Recently, the focus of my effort on travel2walk have been on getting the many backlogged large trip reports out. I still have the two trips from this year that I’m working on. A side effect of my focus on trip reports is that other sections of my page has been neglected, such as my local Virginia hike reports. A poor fall 2016 foliage season due to the warm weather wasn’t very motivating for me to work on the section either. A second side effect of the long trip reports is that I don’t get as much content out as quickly.
With that in mind, I’ve revamped the sw virginia hiking page and you’ll see more quick hiking reports like this. The thesis length trip reports will still come, but at a slower rate. I’m hoping I can get those out in time for you to reference while planning for the following season.
- Dismal Creek and Sugar Mountain Loop via the AT and Ribble Trail
- gps – alltrails
- type: loop
- distance: 10.8 mi
- elevation change: 2001 ft ascend and descend
- time: 4 hours moving (5 hours and 41 minutes with breaks)
- location: Jefferson National Forest near Pearisburg, VA (directions to trailhead)
You can find this loop listed under Hike #12 on the Roanoke Appalachian Trail Club (RATC) webpage. A good swimming hole to visit after the hike and on the way out is Dismal Falls. The AT continues southbound to Dismal Falls from this loop as specified by Hike #13 here so you can make it a 19ish mile loop if you start at the Dismal Falls lot. There are plenty of camping spots along the way as discussed below, so not hard to make a weekend out of this loop.
With majority of the lab gone for conferences and workshops, the rest of us decided to hike a section of the AT near Virginia Tech’s campus I’ve yet to do. This was also the first hike for our new research coordinator Doug.
To reach the trailhead, follow RATC’s instructions: “(From Roanoke) Take I-81 south to exit 98. Go right onto Route 100 and go 11.7 miles to Route 42. Go left and drive 10.3 miles to Route 606. Make right on to Route 606 and go 1.3 miles. Make right on Route 201. This will become a Forest Service road. Continue for 5 miles on FS 201 to Ribble Trail parking area on right. (Note: parking area is located where road makes sharp left turn and begins to climb Sugar Run Mountain)”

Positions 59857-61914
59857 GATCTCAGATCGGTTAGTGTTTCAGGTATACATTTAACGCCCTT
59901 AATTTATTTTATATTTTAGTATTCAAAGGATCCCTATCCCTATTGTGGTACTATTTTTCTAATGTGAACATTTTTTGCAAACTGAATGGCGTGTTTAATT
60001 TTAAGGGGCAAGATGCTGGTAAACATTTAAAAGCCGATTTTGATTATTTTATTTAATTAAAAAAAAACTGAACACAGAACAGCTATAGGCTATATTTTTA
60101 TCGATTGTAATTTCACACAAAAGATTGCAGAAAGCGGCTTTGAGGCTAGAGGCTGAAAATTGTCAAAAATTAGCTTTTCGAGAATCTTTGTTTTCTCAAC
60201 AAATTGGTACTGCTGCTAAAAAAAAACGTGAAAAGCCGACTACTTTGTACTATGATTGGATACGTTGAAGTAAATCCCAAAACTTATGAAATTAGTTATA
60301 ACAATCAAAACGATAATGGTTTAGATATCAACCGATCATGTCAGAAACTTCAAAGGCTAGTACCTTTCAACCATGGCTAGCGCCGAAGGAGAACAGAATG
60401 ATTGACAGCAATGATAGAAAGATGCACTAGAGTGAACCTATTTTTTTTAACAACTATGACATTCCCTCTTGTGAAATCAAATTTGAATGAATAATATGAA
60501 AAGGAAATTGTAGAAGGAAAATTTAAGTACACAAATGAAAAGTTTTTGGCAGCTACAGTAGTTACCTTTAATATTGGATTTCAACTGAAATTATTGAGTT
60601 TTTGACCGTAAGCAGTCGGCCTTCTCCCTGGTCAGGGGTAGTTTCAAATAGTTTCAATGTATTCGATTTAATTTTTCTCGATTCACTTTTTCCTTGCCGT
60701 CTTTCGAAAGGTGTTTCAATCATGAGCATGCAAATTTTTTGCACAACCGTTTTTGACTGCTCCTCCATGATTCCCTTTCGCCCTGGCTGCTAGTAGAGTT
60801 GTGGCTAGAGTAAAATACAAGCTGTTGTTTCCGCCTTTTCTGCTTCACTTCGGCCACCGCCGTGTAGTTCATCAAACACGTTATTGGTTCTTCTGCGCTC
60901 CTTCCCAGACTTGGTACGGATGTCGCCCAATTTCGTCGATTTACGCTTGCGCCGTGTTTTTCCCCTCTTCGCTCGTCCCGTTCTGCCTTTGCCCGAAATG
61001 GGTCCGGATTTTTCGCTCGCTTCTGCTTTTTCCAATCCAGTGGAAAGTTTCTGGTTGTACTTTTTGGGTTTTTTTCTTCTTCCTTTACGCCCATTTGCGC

As mentioned above, this hike can be made longer if you start or end at the Dismal Falls parking area on FS201.
The beginning heads right (both in the timing and direction sense of the word) into the forest on the muddle Ribble Trail.
At the intersection with the AT, turn left and head northbound. The trail is much less muddier and it’s a nice stroll crossing Dismal Creek a few times.
Before the uphill begins, you come to a large pond with several camp spots around and where we saw a deer across the way.
The AT then starts to ascend first through a tunnel of small trees before the steepest uphill section of the hike.
Once the AT reaches the ridge, the trail flattens out again with only slight inclines and declines. Zhouya and Shengchuang was happy about that.
Along the spine of the mountain, there were a couple of nice camping spots.
Around the 4 mile mark, there is an rock outcrop where you get a view of the valley and the ridge that the AT continues on over to Angel’s Rest over Pearisburg. It was a good place to stop for lunch.
Continuing on, you come to an intersection with a spur to the right for the top of Sugar Run Mountain while the AT bypasses to the left. This is for a good reason as there are several cell phone towers out here. Just past the first tower is a nice camping spot
and another opening.
Continuing along a dirt service road, you’ll reach the peak of Sugar Run Mountain with another cell phone tower.
After a slight downhill, the blue blazed Ribble Trail intersection is on the left
and a bit overgrown. Watch for those ticks.
Shortly crossing the AT again,
the (g)Ribble Trail starts it’s steep and overgrown descent.
It would have been a bit harder going the other direction as the Ribble trail isn’t heavily trafficked. We did see a cool toad.
After a road crossing, the trail flattens out but again becomes super muddy.
We passed another campsite before finally reaching the opening to the parking area with our feet caked in mud.
On the way out we stopped by Dismal Falls where I got to chill my feet in the creek and wash off all that mud. Oh yea, the falls are pretty awesome too.
There was another campsite located just pass the falls. I imagine that’s a popular car camping spot.
- views: 2. Overall, this hike was a pretty typical Virginia hike as it wasn’t the most interesting for views. While hiking next to Dismal Creek, you don’t see it much other than a few crossings. The vistas are pretty typical of the Virginia valleys with majority of trail among the green trees. The Rhododendron were in full bloom in the area, which added some variety. We were the only ones on the trail since it’s not a well know section of the AT, which added to the experience. Also, a short jump to Dismal Falls was a nice end to the day.
- difficulty: 2. There was one uphill to the spine of the mountain and a steeper down on the Ribble Trail. The 10.8 miles is a little bit longer, but few of the crew that don’t hike often at all did just fine. The mud was probably the most difficult part of the trail.
- technical: 1.5. The Ribble trail isn’t the best marked and is not trafficked much, so know where you need to go before heading in.